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Thread: Can you light a candle in a spacecraft?

  1. #1 Can you light a candle in a spacecraft? 
    Forum Freshman quasistatic's Avatar
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    What happens if you try to burn a candle in a space craft?
    Will the spaceship explode...or will the candle quickly burn itself out..or will it be normal....ideal conditions?


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  3. #2 Re: Can you light a candle in a spacecraft? 
    Moderator Moderator Dishmaster's Avatar
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    Quote Originally Posted by quasistatic
    What happens if you try to burn a candle in a space craft?
    Will the spaceship explode...or will the candle quickly burn itself out..or will it be normal....ideal conditions?
    Why should this be a problem? I can only imagine that you are thinking of the atmospheric conditions there. Historically, US spacecrafts used a pure oxygen atmosphere, while Russian/Soviet vessels were equipped with an oxygen nitrogen atmosphere. Pure oxygen atmospheres are very dangerous, and there was at least one fatal accident during the early Apollo programme. The ISS uses an Earth like atmosphere. So, from that perspective, there is no difference in terms of combustion to what we know from ground. The only difference is that due to the microgravity there is no convection which produces a spherical flame.


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    Forum Freshman quasistatic's Avatar
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    but air has no weight in space. hence the carbon dioxide produced will not spread/rise hence oxygen supply will be cut off and the flame will not last for a long time.
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  5. #4  
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    I think the carbon dioxide will move through convection -- the heat of the flame will cause the nearby air to heat and move away.
    grep me no patterns and I'll give you no lines
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  6. #5  
    Forum Professor jrmonroe's Avatar
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    Scientists have great concerns about fires in spacecraft and what to expect. I think most spacecraft use reduced pressure, so although it may have an atmospheric composition, its has less density. Anyway, here's a video of a NASA experiment in microgravity along with a description:

    Microgravity Combustion

    Candle flame in microgravity
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  7. #6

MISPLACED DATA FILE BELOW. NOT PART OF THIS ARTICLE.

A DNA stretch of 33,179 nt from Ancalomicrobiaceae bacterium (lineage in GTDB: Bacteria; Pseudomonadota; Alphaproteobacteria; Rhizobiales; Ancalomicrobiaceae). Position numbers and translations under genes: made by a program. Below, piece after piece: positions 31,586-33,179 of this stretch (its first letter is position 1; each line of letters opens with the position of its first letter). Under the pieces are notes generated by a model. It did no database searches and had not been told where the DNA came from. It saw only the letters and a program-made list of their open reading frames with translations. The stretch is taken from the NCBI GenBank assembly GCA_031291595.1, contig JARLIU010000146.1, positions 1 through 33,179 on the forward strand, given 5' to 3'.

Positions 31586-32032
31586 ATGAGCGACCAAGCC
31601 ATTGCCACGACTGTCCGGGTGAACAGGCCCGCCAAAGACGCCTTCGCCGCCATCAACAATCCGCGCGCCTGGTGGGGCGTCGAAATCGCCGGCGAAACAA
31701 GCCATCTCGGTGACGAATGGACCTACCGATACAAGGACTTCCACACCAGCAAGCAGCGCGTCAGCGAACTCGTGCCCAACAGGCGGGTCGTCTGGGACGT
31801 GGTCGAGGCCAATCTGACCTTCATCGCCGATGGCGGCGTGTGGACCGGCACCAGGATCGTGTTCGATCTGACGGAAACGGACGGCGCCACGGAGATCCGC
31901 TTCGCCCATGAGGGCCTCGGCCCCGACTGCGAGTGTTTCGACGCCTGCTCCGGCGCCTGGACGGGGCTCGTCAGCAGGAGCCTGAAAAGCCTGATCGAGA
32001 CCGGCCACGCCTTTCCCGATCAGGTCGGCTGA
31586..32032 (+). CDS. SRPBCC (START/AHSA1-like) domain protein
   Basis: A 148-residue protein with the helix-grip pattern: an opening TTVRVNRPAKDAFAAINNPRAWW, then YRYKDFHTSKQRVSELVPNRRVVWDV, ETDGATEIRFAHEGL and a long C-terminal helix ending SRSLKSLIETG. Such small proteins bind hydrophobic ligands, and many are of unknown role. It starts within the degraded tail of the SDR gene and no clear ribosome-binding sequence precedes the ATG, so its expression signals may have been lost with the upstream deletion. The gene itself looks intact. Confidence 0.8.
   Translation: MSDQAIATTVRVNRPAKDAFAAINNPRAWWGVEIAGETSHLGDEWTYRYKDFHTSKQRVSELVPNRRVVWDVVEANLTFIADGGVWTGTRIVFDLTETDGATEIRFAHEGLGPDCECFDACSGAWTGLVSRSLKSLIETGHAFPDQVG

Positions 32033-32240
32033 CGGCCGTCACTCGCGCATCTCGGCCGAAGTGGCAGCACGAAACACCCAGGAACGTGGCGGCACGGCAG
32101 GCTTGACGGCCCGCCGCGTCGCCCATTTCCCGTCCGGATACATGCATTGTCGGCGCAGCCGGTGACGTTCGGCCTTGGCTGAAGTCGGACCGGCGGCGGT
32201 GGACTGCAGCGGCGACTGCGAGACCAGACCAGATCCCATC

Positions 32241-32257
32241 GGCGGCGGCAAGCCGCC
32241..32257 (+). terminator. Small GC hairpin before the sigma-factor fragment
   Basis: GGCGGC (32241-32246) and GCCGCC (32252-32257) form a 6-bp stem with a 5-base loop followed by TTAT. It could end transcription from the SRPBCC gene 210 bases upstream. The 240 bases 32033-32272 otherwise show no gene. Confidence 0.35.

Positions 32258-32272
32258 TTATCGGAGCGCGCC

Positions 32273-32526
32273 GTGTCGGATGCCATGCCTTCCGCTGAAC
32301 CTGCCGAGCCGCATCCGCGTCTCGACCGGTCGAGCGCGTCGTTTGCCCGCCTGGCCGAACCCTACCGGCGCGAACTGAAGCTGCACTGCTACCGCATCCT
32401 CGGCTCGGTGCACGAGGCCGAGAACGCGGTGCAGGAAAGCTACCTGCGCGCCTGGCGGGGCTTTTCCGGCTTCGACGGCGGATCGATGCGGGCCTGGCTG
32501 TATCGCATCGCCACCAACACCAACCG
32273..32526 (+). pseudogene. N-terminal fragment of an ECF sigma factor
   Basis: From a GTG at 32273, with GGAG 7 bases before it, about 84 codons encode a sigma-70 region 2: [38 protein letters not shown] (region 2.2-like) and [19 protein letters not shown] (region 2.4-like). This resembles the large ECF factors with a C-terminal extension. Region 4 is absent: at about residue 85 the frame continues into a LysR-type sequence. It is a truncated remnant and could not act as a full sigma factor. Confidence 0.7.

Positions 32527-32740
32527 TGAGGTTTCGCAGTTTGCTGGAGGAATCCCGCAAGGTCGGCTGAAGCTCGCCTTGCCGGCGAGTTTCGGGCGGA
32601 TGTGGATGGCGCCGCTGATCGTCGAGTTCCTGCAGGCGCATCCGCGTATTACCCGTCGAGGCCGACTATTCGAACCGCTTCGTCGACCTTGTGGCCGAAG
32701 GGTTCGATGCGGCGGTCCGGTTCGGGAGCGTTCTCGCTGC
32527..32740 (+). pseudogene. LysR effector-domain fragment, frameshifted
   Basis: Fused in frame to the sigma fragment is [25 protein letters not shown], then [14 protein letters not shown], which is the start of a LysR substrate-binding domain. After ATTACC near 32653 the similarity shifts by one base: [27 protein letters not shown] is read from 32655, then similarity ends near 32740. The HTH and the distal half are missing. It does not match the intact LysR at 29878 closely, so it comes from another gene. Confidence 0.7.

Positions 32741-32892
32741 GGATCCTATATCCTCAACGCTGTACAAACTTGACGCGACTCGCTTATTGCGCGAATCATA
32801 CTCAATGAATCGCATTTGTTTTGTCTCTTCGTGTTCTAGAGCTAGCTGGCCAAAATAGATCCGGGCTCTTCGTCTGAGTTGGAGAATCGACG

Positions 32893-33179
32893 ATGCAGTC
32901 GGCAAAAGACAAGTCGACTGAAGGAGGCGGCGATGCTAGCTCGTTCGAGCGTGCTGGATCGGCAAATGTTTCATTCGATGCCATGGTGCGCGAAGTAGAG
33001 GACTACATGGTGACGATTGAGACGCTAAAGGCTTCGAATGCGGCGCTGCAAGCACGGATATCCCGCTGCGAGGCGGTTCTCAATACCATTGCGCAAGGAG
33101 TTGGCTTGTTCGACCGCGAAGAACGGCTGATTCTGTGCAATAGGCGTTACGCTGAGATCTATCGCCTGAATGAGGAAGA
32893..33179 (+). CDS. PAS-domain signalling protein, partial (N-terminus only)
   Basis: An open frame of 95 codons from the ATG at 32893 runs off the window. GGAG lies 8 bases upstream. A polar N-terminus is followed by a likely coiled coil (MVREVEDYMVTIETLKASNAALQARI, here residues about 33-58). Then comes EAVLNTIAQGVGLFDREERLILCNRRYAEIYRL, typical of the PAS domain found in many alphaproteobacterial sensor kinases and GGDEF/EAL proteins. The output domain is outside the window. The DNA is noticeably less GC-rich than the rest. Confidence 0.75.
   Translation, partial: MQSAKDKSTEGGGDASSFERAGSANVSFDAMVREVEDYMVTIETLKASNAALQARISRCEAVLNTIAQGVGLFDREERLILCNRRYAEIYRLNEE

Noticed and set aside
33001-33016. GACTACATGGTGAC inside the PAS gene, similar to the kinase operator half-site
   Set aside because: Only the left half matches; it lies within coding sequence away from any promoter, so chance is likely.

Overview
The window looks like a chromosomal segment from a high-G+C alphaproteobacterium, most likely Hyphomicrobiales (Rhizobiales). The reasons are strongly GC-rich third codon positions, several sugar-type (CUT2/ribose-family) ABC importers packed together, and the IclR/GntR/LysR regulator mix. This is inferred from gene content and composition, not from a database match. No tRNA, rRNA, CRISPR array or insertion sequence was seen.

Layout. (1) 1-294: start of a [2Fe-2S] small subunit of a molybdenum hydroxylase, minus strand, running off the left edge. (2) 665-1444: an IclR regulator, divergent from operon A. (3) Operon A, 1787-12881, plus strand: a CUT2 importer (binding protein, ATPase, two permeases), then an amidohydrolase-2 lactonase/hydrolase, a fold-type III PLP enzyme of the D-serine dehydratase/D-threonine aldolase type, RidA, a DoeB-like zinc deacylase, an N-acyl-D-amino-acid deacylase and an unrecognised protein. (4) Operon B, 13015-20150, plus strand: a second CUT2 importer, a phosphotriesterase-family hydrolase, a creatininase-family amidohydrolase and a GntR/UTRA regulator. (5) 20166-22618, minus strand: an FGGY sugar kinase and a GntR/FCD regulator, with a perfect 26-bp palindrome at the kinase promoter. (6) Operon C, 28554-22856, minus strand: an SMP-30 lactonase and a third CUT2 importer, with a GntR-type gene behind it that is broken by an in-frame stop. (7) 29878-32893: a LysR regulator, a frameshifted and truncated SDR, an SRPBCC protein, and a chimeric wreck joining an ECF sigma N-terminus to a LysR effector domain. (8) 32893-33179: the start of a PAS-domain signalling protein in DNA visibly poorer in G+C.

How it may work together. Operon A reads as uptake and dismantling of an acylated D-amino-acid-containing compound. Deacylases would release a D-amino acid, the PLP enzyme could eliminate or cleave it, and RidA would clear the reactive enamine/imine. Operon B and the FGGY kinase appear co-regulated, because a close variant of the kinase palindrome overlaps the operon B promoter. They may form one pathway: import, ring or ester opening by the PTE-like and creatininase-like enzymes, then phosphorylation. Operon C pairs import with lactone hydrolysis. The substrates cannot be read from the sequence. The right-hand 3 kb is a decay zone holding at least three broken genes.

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    it would be a very bad idea to light a candle because it would use up all the oxygen.
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  8. #7  
    Forum Freshman quasistatic's Avatar
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    Quote Originally Posted by AlexandruLazar
    I think the carbon dioxide will move through convection -- the heat of the flame will cause the nearby air to heat and move away.
    The hot air moves up because it is lighter than cold air..but in space it has no weight. hence it will not rise or spread.. there wont be any convection currents
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  9. #8  
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    Oh my . Please act like you did not see that .
    grep me no patterns and I'll give you no lines
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  10. #9  
    Moderator Moderator Janus's Avatar
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    Quote Originally Posted by quasistatic
    Quote Originally Posted by AlexandruLazar
    I think the carbon dioxide will move through convection -- the heat of the flame will cause the nearby air to heat and move away.
    The hot air moves up because it is lighter than cold air..but in space it has no weight. hence it will not rise or spread.. there wont be any convection currents
    There will still be air currents due to the ventilation systems of the craft.
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  11. #10 Re: Can you light a candle in a spacecraft? 
    Universal Mind John Galt's Avatar
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    Quote Originally Posted by quasistatic
    What happens if you try to burn a candle in a space craft?
    It goes out.

    http://quest.arc.nasa.gov/space/teac...ty/9flame.html
    http://www.scientificamerican.com/ar...flame-behave-i
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  12. #11  
    Forum Freshman quasistatic's Avatar
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    So basically, it burns out quickly.
    "Nature and Nature's laws lay hid in night:
    God said, 'Let Newton be!' and all was light."
    -A. Pope
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